University of California Los Angeles (UCLA) health researchers said in a recent study published in Open Forum Infectious Diseases that rapid antigen tests can be useful tools to guide return-to-work policies after a SARS-CoV-2 infection.
Such policies remain particularly important for healthcare systems whose workforces can reach critically low levels during COVID-19 spikes.
PCR tests detect viral nucleic acids (RNA) and are used for diagnosing COVID-19 but nucleic acids can continue to be detected beyond the point when someone is still infectious. By comparison, antigen tests detect proteins from the virus, which is typically only present when an infectious virus remains, making them a better proxy than the PCR test for indicating infectiousness, the researchers said.
“While antigen tests are less sensitive than PCR tests in detecting a COVID-19 infection, antigen tests can help answer the question ‘is someone infectious for COVID-19?’” Dr. Paul Adamson, study coauthor, said in an email interview. “[We] used those antigen tests to help determine which [healthcare workers] might be safe to return to work following COVID-19 infection.”
The researchers conducted an optional antigen test study from Dec. 25, 2021, to Feb. 4, 2022. During that time, “2,316 HCWs had a positive SARS-CoV-2 PCR result. Among those, 870 participated in the return-to-work antigen testing program,” the authors wrote. The rapid antigen test occurred five or more days after the initial positive PCR test. 93.9% of participants had received a vaccination, while 67.4% were fully vaccinated and boosted, the study team said.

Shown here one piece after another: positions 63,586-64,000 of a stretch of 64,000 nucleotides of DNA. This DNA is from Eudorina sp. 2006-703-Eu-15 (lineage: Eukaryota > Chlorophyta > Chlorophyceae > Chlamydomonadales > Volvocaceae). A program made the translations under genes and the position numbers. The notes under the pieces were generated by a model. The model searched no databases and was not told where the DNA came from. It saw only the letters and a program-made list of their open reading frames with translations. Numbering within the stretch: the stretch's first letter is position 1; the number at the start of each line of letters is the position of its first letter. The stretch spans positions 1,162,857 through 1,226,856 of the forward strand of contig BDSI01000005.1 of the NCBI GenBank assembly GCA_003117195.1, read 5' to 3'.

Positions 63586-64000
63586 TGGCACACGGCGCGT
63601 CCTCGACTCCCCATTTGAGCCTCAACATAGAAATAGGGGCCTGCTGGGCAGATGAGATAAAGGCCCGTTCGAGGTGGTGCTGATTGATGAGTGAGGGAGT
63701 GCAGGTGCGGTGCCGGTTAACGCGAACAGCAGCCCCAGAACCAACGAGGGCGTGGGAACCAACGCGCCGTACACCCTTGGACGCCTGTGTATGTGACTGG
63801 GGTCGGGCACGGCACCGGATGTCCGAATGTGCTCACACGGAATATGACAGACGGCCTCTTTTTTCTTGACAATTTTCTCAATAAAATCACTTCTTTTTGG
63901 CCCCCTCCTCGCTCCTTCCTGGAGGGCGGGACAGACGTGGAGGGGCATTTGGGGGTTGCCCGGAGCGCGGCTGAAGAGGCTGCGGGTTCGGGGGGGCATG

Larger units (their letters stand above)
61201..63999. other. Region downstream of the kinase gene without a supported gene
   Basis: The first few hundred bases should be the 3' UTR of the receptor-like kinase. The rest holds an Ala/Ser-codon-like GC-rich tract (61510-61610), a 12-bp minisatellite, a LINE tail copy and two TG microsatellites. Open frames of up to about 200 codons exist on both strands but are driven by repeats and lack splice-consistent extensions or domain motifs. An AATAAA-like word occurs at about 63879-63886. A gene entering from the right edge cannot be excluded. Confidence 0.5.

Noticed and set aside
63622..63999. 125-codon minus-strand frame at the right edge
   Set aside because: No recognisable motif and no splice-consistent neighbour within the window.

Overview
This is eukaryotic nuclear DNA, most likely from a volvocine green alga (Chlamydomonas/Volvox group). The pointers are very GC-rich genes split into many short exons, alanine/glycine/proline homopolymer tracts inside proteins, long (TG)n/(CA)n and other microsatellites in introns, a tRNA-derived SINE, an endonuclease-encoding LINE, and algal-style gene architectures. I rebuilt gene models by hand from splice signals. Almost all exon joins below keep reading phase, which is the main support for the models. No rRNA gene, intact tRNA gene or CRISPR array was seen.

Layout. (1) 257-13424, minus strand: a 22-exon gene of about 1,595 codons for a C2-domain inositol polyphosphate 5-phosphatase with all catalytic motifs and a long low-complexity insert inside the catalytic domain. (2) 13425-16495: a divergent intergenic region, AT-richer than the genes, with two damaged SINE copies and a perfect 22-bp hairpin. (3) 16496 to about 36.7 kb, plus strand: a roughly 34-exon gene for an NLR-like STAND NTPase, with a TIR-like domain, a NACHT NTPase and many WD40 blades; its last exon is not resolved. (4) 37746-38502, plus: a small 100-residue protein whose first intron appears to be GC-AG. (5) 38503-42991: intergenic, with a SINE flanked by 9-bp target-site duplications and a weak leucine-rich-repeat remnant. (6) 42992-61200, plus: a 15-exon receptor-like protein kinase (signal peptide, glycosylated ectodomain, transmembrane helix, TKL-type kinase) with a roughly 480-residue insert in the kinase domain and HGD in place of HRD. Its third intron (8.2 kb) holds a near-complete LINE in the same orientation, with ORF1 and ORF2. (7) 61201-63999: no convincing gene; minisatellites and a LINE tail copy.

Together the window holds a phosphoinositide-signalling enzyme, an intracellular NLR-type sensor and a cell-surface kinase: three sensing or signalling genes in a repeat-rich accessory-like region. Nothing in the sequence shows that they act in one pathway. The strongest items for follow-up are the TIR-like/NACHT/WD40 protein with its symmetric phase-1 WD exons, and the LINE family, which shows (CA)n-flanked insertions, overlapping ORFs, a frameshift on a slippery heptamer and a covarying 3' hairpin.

Of the 870 participants, “there were 478 (54.9%) negative results, 385 (44.3%) positive results, and 7 (0.8%) indeterminate results,” the team wrote. The researchers also found that “[a]ntigen test positivity following symptom onset or positive PCR test was 61.3% (57/93) for [less than five] days, 46.5% (308/662) for 59 days, and 17.4% (20/115) for [more than or equal to] 10 days.”
“The most important findings were that the majority of healthcare workers were still antigen positive five to seven days after an infection,” Adamson said. “At the time, this was unknown and was [a higher number] than initially expected.”
Antigen tests may thus be used to shorten the duration of isolation following COVID-19 infection. “In fact, the CDC guidance has now been updated to include guidance about using antigen testing to shorten the duration of isolation,” Adamson added.
The team recommended that other healthcare systems use these findings to implement similar procedures for triaging healthcare workers during periods of acute staffing shortages.
The researchers noted some study limitations, including that only a portion -- about 37% -- of the total UCLA healthcare worker population participated in the program.
The authors further wrote that “data on any possible occupational or nosocomial transmissions among [healthcare workers] were not available; however, given universal masking procedures… and that [healthcare workers] were only allowed to return to work following a negative antigen test, the risk is expected to be very low.”
“It is true there are somewhat limited data on antigen testing among [healthcare workers] following COVID-19 infection, but more data continue to emerge,” Adamson said. “UCLA Health continues to implement the rapid antigen testing program and will monitor the results as part of an ongoing program evaluation.”